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Proc Natl Acad Sci U S A. 2012 Oct 23;109(43):17711-6. doi: 10.1073/pnas.1215858109. Epub 2012 Oct 8.

Zebrafish model for congenital myasthenic syndrome reveals mechanisms causal to developmental recovery.

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Vollum Institute, Oregon Health and Science University, Portland, OR 97239, USA.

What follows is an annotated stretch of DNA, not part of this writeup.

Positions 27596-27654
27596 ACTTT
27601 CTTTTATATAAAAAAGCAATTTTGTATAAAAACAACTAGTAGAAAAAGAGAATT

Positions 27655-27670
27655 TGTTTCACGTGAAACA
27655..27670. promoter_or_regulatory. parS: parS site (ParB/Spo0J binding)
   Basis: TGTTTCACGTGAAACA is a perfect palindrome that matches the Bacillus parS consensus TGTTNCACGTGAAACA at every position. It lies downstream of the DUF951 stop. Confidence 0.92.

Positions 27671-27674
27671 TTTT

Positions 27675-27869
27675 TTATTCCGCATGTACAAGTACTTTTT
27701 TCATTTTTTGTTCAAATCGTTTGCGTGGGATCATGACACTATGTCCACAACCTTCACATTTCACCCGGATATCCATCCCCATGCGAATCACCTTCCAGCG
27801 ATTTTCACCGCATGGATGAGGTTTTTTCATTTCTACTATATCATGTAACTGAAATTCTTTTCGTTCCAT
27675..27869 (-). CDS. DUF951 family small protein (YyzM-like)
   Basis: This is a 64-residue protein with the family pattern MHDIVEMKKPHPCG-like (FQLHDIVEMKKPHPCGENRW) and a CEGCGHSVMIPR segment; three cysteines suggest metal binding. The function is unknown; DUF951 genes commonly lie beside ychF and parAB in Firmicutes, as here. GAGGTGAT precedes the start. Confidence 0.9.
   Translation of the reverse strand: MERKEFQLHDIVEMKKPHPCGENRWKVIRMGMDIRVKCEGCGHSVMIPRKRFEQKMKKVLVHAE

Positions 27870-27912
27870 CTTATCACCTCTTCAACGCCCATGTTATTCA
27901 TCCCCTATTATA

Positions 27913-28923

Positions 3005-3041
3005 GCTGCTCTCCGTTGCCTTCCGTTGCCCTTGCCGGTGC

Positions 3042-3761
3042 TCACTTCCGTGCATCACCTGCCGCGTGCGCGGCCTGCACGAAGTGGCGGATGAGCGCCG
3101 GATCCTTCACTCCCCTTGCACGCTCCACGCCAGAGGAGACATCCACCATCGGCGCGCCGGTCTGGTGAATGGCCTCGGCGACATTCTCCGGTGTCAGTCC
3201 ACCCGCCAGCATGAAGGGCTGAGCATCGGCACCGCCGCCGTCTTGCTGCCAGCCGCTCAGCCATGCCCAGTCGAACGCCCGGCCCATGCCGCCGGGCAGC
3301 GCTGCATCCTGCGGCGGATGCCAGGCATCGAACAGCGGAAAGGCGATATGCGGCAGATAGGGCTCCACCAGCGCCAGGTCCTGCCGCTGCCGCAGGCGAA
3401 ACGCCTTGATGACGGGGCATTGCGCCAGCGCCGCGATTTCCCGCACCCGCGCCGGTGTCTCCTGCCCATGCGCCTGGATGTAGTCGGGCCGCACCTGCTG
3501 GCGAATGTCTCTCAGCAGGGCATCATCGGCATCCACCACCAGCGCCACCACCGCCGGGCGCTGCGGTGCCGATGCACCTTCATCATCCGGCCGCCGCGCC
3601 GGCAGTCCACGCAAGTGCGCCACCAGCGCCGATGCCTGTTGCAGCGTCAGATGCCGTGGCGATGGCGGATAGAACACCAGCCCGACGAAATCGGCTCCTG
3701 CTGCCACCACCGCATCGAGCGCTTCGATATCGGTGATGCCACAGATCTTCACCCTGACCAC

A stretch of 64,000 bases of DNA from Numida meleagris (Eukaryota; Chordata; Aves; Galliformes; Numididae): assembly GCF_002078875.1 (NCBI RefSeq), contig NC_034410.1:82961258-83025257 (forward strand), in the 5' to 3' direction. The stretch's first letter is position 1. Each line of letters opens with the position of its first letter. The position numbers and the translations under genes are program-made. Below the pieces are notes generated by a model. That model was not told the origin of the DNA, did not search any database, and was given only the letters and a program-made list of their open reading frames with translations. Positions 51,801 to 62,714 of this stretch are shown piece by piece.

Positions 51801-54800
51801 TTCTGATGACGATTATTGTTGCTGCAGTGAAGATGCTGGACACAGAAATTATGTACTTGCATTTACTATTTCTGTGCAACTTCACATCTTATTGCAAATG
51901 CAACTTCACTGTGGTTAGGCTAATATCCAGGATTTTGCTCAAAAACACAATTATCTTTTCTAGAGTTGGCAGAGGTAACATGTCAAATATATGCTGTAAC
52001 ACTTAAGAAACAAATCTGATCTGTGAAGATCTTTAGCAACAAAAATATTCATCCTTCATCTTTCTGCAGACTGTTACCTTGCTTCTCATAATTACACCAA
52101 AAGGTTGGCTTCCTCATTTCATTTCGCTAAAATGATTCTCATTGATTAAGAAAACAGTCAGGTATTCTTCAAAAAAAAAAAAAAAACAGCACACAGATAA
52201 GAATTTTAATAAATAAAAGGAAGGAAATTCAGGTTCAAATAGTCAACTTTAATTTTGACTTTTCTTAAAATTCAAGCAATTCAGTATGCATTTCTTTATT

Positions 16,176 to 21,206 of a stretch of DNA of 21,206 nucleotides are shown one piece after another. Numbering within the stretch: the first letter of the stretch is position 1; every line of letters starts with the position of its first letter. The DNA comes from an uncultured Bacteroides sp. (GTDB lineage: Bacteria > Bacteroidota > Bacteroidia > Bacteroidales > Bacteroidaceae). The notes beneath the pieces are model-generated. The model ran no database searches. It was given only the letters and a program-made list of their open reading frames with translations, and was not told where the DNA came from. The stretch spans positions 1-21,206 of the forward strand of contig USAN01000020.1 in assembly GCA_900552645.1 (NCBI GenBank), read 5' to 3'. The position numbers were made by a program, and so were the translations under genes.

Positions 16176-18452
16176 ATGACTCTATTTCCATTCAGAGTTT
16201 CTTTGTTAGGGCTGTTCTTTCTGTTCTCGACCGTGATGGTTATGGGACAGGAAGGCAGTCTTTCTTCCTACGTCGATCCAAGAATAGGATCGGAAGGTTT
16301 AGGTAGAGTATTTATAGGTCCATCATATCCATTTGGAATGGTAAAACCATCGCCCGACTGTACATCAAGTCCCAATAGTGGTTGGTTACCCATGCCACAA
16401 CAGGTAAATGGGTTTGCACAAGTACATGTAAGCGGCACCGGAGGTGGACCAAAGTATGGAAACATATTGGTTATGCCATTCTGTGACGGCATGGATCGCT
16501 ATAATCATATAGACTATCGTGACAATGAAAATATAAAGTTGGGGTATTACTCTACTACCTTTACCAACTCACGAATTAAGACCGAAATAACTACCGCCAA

Mutations in muscle ACh receptors cause slow-channel syndrome (SCS) and Escobar syndrome, two forms of congenital myasthenia. SCS is a dominant disorder with mutations reported for all receptor subunits except γ. Escobar syndrome is distinct, with mutations located exclusively in γ, and characterized by developmental improvement of muscle function. The zebrafish mutant line, twister, models SCS in terms of a dominant mutation in the α subunit (α(twi)) but shows the behavioral improvement associated with Escobar syndrome. Here, we present a unique electrophysiological study into developmental improvement for a myasthenic syndrome. The embryonic α(twi)βδγ receptor isoform produces slowly decaying synaptic currents typical of SCS that transit to a much faster decay upon the appearance of adult ε, despite the α(twi) mutation. Thus, the continued expression of α(twi) into adulthood is tolerated because of the ε expression and associated recovery, raising the likelihood of unappreciated myasthenic cases that benefit from the γ-ε switch.

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